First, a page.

The Spark Core gives you a processor to read, calculate and react by using a C++ program AND provides a connection to the internet to enable you to take advantage of a huge number of “services” there. :smile:


@benclough, if you have never programmed or used an Arduino before, using the Spark Core may present a steep learning curve. This community is extremely helpful but it would be best if you had someone with programming experience in Arduino to help you locally. Then we can guide the two of you. :smile:


You most definitely can, you just need to differentiate between the sender and the receiver. The sender would in this case be the Spark Core, which can broadcast your data to the internet, whereas the receiving end would collect said data and possibly visualise it.

A flow meter measures the amount of liquid passing through it, allowing you to determine how much liquid is being mixed. Using basic-acid chemistry, you should be able to figure out the PH values depending on the amounts used.

Your Core would expose your measures values to the internet, and Google spreadsheet would pick these up. There’s also a built in functionality which you can use to make line graphs. If you check out the topic I linked to above, you can find some nice example where people used Google spreadsheets to store/visualise their data.

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I was looking at the size of the Spark Core and I am anxious if the Spark Core is too big for my breadboard…

I have a 400 point solderless breadboard, and want to know if the Spark Core can fit on there?

Don’t worry, it’ll fit :wink:

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Also where should I start? I have got so much information, I don’t know where to start? What application will I be using and which coding language is it?

I have a few more questions in mind.
Does the Spark Core have to be connected to the Internet? I am going to present my science fair at a school, and we may not have Wi-Fi there.
Does the model always have to be in the baking soda and orange juice? As the school is far away from my home, I wanted to know if the how the flow meter works and if they always have to be connected to the baking soda. I will disconnect the pump on the car ride to the competition and will connect it together with the flow meter and baking soda at the competition. Is this okay?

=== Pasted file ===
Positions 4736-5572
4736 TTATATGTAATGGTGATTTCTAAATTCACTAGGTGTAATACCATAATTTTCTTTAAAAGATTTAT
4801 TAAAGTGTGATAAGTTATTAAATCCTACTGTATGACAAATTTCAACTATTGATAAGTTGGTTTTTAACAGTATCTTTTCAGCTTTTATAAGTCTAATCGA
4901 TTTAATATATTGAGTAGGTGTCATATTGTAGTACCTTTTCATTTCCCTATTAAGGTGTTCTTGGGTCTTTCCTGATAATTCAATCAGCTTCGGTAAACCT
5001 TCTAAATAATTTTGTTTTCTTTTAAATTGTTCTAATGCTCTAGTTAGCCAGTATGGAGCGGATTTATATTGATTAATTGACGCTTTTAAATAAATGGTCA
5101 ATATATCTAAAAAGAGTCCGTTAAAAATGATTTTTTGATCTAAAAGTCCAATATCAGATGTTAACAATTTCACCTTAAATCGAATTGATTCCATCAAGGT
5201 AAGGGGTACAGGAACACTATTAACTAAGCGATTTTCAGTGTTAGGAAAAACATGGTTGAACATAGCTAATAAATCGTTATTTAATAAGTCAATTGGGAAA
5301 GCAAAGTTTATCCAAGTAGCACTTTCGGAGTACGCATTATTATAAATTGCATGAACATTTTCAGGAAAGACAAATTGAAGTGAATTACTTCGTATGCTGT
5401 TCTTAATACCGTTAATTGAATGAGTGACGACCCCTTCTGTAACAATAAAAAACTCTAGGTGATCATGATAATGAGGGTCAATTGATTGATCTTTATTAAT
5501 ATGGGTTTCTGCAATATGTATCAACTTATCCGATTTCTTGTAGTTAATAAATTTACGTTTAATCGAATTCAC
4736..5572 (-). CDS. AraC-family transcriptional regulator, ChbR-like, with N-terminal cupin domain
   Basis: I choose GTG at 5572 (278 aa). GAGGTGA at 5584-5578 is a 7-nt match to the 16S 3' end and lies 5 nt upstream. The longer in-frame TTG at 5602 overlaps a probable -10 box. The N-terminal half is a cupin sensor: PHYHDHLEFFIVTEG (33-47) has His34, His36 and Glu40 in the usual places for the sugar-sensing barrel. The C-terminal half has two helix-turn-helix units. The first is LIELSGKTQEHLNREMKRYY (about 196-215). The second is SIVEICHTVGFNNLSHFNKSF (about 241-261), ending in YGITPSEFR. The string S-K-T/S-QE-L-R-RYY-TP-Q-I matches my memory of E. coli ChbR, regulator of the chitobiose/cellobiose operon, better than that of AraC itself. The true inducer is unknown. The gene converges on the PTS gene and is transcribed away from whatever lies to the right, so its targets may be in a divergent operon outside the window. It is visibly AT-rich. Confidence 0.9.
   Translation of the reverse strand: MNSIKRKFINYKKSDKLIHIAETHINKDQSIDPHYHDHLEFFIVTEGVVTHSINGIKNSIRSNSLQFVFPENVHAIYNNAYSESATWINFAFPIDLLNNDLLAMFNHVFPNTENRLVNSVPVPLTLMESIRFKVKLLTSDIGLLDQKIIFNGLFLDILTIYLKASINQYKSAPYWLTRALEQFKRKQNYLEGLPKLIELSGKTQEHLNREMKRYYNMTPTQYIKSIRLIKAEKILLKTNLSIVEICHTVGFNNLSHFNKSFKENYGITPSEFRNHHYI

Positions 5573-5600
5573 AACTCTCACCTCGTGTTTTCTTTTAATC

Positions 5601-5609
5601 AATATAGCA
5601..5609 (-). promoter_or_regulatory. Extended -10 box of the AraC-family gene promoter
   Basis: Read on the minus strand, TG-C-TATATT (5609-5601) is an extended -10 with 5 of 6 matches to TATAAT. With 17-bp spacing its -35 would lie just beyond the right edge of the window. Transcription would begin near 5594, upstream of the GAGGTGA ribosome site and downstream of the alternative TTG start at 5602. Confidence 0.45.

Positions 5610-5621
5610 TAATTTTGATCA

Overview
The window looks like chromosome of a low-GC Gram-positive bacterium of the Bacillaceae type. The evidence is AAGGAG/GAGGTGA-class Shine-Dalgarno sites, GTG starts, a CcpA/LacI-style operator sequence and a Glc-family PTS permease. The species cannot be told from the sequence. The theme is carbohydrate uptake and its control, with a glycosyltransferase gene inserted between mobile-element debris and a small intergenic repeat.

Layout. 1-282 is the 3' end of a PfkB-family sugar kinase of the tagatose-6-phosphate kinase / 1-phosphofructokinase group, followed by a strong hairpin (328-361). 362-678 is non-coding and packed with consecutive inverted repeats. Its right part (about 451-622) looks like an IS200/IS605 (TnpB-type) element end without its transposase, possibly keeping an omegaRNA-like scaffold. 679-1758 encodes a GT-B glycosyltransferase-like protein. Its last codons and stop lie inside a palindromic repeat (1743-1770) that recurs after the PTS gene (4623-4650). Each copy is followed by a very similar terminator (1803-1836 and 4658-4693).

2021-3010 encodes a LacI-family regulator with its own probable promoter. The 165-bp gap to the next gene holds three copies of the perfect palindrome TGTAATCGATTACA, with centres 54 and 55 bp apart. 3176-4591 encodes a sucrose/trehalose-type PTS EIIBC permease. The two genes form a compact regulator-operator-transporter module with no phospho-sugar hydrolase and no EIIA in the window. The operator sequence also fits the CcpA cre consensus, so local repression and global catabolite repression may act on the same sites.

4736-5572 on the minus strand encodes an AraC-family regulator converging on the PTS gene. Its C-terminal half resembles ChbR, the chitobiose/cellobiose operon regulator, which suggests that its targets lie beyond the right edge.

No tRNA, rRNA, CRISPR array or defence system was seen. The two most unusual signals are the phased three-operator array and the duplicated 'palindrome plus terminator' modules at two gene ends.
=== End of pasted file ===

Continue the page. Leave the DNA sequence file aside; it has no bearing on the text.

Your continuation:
Next, How does the flow meter work? Where should I connect this meter to?
Next, so as the judges come by, I will submerge the conductivity sensor into the acid( Orange Juice), and would like to know if as soon as I submerge, will the Spark Core begin sending data to the web application as the pump starts pumping baking soda into the orange juice?
Where do I plug the other end of the Spark Cable? Does the Spark Core need to be charged?

If you’re sure you’re going to use the Spark Core, then get your hands on that as soon as possible. Even if you’re not going to use it for this project, it’s really awesome, and definitely worthwhile!

The application for coding the firmware for the Core will most likely be the online IDE. Like the main page says, It makes use of the Wiring language, which is the same as Arduino uses. This makes it easy to find examples. It can also work with C/C++ if I’m not mistaken.
The Google spreadsheets part will work with their software, which looks a lot like JavaScript (haven’t really looked into it yet). Depending on how difficult you want to make things on yourself, the examples provided in the topic I linked to, will suffice.

The Core itself will be able to work without an internet connection. You will however not be able to use its network functionalities. That means you won’t be able to send information to the internet, nor will you be able to control it over the web. If you can bring a wireless router, that might be best, since then you’ll be able to create your own network. Another possibility is to use a mobile hotspot. Most mobile phones nowadays are capable of sharing their internet connections by creating a hotspot. You can most likely use that to connect your Core to the internet.

I’m not sure what you mean by ‘model’, but the Core goes on the breadboard. Since it’ll get it’s measurements from there as well, it should work as long as the rest works.

Honestly, I would ditch the idea of the flow meter. It was just one of many possibilities, but @peekay123 's suggestion is much neater, and should be preferred.

That’s up to you to code. The Core is as brilliant as it is dumb. It can do a lot of things, but only the things you tell it to do. If you don’t tell it to measure things, it won’t measure things. If you don’t tell it to send data, it won’t. Turning on when you want it to definitely belongs to the possibilities.